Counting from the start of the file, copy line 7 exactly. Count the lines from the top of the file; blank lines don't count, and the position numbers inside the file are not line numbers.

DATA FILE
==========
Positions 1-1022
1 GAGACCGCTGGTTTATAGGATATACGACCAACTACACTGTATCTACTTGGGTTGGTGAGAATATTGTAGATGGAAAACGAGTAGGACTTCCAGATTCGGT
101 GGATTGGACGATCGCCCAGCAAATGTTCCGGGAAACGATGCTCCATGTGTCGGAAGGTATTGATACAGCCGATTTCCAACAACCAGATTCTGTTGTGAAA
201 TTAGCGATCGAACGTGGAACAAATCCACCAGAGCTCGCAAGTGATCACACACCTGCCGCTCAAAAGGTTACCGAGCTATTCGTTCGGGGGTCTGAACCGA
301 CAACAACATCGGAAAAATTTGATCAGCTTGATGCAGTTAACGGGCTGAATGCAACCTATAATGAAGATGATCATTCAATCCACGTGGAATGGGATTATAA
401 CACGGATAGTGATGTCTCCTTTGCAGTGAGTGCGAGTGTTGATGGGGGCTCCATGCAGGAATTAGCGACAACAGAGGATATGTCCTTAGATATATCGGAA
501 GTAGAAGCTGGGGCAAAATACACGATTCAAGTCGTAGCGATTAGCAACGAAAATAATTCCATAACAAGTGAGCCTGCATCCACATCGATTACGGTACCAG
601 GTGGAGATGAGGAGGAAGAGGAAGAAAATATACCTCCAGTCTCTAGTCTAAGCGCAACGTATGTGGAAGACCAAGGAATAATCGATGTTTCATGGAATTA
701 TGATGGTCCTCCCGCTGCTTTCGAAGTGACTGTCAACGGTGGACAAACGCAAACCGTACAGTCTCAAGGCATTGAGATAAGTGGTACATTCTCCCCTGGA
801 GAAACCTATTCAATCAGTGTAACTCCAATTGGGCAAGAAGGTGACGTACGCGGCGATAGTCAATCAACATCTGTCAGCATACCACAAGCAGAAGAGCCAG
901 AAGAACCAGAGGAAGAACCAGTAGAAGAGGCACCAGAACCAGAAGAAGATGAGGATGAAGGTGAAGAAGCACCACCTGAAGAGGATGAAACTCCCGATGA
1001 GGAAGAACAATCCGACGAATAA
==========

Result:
501 GTAGAAGCTGGGGCAAAATACACGATTCAAGTCGTAGCGATTAGCAACGAAAATAATTCCATAACAAGTGAGCCTGCATCCACATCGATTACGGTACCAG